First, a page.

Lutheran bishop doesn't see need for school prayer legislation
Governor Kristi Noem is proposing a bill she hopes will bring prayer back to public schools, but the leader of one of the state's largest faith communities doesn't see the need for that kind of legislation.
The governor's office first announced the bill in mid-December, saying it will restore protections for prayer in schools. The bill mandates a moment of silence at the start of each school day.
During her State of the State address on Tuesday, Noem said freedom to worship is key to the nation's foundation.
"Students can choose to reflect on the upcoming day or they can gave a quiet moment," she explained. "They can also exercise their First Amendment right to pray. We will protect the freedom to worship and re-instill a right that has been absent for far too long in our schools." The sentiment was met with applause from lawmakers.
Bishop Constanze Hagmaier of the South Dakota Synod of the Evangelical Lutheran Church in America doesn't see the need for such a bill. She said no one can prevent prayer in schools, because prayer is an individual decision.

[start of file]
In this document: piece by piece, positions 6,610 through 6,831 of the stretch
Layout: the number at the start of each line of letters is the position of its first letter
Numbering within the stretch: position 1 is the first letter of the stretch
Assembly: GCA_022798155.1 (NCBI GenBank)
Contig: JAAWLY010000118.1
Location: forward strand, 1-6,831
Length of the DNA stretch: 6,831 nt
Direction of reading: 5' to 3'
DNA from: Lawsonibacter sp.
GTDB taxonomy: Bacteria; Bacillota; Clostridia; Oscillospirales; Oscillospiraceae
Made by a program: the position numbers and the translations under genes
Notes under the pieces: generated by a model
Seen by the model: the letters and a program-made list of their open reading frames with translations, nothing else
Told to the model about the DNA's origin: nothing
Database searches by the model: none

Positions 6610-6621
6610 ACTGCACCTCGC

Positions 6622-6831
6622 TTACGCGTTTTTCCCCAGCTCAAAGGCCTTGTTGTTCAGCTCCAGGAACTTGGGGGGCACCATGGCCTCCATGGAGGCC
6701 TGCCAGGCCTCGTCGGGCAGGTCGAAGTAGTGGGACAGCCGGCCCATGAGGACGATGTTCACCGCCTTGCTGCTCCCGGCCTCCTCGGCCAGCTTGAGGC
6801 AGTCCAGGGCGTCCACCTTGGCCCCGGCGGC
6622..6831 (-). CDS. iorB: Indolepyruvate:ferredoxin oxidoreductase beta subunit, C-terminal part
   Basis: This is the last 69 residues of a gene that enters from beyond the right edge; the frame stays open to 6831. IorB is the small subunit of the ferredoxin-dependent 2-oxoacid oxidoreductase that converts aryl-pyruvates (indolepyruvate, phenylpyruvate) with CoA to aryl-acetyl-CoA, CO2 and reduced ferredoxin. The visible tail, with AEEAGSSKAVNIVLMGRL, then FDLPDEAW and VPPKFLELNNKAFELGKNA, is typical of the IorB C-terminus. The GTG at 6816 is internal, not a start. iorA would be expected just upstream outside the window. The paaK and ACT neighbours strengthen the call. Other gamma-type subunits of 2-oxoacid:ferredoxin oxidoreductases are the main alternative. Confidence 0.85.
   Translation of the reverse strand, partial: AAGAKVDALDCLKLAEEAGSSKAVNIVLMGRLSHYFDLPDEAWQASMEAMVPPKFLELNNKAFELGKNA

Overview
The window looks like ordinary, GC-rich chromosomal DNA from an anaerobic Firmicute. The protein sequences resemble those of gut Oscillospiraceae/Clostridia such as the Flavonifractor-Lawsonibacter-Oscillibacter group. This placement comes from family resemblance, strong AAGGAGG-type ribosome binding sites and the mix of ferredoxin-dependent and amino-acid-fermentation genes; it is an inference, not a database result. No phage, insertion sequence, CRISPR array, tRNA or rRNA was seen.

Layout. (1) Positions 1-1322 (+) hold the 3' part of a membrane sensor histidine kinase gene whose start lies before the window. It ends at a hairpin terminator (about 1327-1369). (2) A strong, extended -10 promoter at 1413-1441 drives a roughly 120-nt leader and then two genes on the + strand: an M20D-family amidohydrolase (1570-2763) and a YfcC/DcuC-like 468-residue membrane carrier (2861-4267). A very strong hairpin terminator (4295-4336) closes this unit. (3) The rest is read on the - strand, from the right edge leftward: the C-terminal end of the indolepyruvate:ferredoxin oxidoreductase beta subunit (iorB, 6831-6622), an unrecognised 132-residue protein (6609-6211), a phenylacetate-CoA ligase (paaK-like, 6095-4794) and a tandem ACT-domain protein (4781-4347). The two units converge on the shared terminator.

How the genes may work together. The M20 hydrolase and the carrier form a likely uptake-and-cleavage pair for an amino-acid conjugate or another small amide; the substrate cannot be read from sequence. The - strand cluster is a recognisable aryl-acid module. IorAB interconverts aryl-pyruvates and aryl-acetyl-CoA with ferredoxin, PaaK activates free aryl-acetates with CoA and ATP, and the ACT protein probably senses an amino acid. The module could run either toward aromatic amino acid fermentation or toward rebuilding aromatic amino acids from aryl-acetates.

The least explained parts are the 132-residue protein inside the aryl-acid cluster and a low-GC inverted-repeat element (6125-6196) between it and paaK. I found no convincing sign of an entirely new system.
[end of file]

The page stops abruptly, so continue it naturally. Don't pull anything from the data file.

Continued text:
"Of course, I'm speaking right now from the Christian perspective," she said. "So whether you invite me to pray or whether you don't invite me to pray, you cannot prevent me from praying. So I don't know that the legislation would generally change anything on an individual's prayer life."
The bill says each school district "shall require" students and school employees to have a moment of silence lasting up to one minute each morning that school is in session. However, the bill blocks any school employee from dictating the actions taken by students or other employees during the moment of silence.
The first hearing of the bill in the House Education Committee has not yet been scheduled.